If you administer web servers, you know how crucial it is to ensure those servers' security. Without a regular checkup, you could have a vulnerable server waiting to be exploited. To that end, how do you find out if your servers are vulnerable? The answers to that question are many and varied. However, if you're looking for a really easy solution, one that won't cost you a penny, you can turn to Nikto2.
Nikto2 is an open source security scanner with a feature list that includes:
- SSL Support
- Full HTTP proxy support
- Checks for outdated server components
- Save reports in plain text, XML, HTML, NBE or CSV
- Template engine for easy customize reports
- Scan multiple ports on a server
- Scan multiple servers (via input file)
- Easily updated via command line
- Identifies installed software via headers, favicons and files
- Host authentication with Basic and NTLM
- Subdomain guessing
- Apache and cgiwrap username enumeration
- Mutation techniques to "fish" for content on web servers
- Scan tuning to include or exclude entire classes of vulnerability checks
- Guess credentials for authorization realms
- Authorization guessing handles any directory (not just the rootdirectory)
- Enhanced false positive reduction
- Reports "unusual" headers
Let's install Nikto2 and see how it is used to scan a web server.
SEE: Power checklist: Managing backups (Tech Pro Research)
I will be demonstrating the installation on the Ubuntu Server 16.04 platform. Since Nikto2 is Perl-based, it can be run on any platform with Perl installed. Here are the steps for installation.
The first thing you want to do is update/upgrade your system with the following two commands:
sudo apt update sudo apt upgrade
Once the above commands complete, you're ready to install. Do note, if the upgrade includes the kernel, you'll want to reboot, so plan this accordingly.
Install the necessary dependencies with the command:
sudo apt-get install wget unzip libnet-ssleay-perl libwhisker2-perl openssl
Change into the /opt directory with the command cd /opt and download the installer script with the command:
sudo wget https://cirt.net/nikto/nikto-2.1.5.tar.gz
Extract the downloaded file with the command:
sudo tar xvfz nikto-2.1.5.tar.gz
Rename the newly-created directory with the command:
sudo mv nikto-2.1.5/ nikto
Change into the newly renamed directory with the command cd nikto and give the installer script the necessary permissions with the command sudo chmod +x nikto.pl.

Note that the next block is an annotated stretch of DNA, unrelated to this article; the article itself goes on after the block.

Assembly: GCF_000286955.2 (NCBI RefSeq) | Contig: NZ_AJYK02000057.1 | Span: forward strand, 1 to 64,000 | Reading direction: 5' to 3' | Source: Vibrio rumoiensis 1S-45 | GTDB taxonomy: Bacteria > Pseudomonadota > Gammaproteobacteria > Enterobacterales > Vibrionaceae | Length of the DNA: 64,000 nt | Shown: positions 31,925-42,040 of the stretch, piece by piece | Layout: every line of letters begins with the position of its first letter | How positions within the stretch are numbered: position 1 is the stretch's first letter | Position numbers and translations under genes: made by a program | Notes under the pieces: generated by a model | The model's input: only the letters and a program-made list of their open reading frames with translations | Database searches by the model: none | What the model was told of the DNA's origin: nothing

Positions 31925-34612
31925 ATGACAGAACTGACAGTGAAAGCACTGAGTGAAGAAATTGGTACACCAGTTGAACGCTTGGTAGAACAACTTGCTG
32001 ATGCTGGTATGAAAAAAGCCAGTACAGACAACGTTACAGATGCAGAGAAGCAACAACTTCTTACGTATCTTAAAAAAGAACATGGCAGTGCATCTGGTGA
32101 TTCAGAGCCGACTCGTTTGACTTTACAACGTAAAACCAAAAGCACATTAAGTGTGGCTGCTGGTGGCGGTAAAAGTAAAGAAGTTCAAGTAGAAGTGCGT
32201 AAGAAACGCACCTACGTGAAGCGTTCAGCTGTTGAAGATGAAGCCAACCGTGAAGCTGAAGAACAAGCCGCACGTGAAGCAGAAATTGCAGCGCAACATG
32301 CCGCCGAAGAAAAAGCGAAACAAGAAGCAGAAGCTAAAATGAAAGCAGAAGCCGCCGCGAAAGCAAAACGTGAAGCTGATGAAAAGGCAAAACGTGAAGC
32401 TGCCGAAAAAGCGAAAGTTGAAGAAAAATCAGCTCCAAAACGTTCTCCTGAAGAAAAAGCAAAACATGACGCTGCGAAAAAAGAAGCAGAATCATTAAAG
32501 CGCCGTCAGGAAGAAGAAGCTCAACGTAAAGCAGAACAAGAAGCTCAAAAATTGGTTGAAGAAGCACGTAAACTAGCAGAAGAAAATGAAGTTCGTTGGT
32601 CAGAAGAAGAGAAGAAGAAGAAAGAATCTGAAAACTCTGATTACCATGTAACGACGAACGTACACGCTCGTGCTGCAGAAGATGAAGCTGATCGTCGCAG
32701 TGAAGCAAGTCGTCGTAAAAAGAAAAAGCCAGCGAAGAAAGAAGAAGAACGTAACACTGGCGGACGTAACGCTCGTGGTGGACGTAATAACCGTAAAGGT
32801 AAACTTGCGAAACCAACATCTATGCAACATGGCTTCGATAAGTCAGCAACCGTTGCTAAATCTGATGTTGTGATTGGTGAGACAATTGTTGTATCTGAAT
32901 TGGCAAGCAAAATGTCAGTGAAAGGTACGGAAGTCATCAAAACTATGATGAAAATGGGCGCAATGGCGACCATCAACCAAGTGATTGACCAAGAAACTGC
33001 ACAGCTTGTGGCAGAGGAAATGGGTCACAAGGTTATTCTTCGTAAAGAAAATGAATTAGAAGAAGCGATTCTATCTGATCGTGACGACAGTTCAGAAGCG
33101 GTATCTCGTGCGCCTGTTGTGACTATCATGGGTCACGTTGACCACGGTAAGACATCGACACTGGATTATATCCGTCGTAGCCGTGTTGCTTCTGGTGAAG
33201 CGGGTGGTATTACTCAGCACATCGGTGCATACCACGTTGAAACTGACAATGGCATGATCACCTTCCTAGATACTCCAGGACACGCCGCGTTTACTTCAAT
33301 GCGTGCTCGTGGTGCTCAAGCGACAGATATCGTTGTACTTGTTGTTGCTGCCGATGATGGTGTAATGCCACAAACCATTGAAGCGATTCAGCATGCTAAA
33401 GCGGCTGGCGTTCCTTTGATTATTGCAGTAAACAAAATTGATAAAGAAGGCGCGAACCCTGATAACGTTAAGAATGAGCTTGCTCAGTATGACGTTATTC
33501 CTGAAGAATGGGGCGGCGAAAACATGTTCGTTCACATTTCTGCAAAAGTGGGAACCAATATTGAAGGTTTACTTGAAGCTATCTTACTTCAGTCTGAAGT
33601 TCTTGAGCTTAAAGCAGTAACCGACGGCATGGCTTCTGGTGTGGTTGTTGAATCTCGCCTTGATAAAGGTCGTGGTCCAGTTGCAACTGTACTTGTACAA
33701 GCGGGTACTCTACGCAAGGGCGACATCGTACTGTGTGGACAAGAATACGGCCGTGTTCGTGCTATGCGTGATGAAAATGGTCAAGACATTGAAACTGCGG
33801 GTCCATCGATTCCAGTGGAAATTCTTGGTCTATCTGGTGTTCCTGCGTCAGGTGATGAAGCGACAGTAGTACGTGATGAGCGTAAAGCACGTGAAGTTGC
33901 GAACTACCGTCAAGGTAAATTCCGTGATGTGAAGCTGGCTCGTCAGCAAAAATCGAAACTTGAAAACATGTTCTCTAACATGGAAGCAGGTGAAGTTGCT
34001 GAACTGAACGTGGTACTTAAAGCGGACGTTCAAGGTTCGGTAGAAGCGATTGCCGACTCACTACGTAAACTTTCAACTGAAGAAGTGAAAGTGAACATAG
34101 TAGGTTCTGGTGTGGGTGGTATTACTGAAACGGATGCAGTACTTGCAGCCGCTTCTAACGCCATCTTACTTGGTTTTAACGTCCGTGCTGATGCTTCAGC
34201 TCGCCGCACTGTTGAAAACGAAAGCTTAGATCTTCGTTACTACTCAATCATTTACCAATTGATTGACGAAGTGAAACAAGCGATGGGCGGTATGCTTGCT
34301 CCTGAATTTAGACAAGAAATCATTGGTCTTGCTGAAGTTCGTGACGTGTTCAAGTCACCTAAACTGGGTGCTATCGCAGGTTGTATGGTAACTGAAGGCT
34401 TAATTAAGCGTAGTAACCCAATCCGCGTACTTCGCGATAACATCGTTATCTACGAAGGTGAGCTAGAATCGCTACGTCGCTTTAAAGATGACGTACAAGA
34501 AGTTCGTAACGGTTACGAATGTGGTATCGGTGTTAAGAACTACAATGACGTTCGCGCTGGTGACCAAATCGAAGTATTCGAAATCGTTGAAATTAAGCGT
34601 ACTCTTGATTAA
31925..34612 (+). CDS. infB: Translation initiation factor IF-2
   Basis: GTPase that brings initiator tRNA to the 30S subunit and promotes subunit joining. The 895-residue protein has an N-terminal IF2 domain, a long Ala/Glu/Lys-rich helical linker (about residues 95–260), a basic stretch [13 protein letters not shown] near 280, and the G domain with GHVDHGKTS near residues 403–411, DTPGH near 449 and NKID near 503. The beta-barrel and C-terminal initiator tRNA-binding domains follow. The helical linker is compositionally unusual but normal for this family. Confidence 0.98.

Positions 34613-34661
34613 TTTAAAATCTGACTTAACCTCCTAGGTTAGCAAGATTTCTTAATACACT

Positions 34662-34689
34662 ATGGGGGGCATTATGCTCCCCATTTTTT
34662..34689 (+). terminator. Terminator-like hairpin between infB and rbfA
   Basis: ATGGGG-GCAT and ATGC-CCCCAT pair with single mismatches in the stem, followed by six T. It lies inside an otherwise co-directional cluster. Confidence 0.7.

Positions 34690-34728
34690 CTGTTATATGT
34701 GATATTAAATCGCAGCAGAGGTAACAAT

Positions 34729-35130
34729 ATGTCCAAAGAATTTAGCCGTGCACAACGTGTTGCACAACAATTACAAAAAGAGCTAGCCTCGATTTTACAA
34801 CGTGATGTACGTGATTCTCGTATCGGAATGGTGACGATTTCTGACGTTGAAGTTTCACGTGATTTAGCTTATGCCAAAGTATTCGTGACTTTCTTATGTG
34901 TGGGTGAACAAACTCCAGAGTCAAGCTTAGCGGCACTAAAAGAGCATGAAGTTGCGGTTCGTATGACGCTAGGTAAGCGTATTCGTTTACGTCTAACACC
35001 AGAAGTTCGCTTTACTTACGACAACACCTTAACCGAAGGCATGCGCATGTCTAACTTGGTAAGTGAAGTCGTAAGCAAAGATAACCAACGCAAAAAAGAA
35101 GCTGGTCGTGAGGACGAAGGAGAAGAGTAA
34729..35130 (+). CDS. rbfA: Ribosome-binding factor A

Finally, issue the command perl nikto.pl -update to update the databases and plugins.
You're ready to test.
Scanning your website
Running a scan with Nikta2 is quite simple. You must be in the /opt/nikto directory and issue the command:
perl nikto.pl -h SERVER_ADDRESS
Where SERVER_ADDRESS is either the domain or IP address of your server. The scanner will begin the process and report what it finds (Figure A).
Depending upon how complex the site scanned is, this process could take seconds or minutes. If you don't want to have to sit and watch out the output, you can always use the -o option to direct the output to a file, such as:
perl nikto.pl -h SERVER_ADDRESS -o scan.htm
Where SERVER_ADDRESS is the IP or domain of your server. You can name the output file anything you like.
The scan will not give you suggestions as to how you can fix issues, so you'll have to take a bit of extra time, after combing through the output, to find out how to fix any problems. Also note that some of the security checks are informational only (and not rooted in security). It is important that you carefully go through the report when the scan is complete.
To list out the various options that can be used with Nikto2, issue the command:
perl nikto.pl -h
A handy tool for your security toolkit
If you're looking for an easy to use website vulnerability scanner, Nikto2 is certainly a handy one to have in your toolkit. Although it won't fix your problems, it will certainly make you aware of them. Give Nikto2 a try and see if it doesn't become one of your go-to web vulnerability scanners.
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Jack Wallen is an award-winning writer for TechRepublic and Linux.com. He’s an avid promoter of open source and the voice of The Android Expert. For more news about Jack Wallen, visit his website jackwallen.com.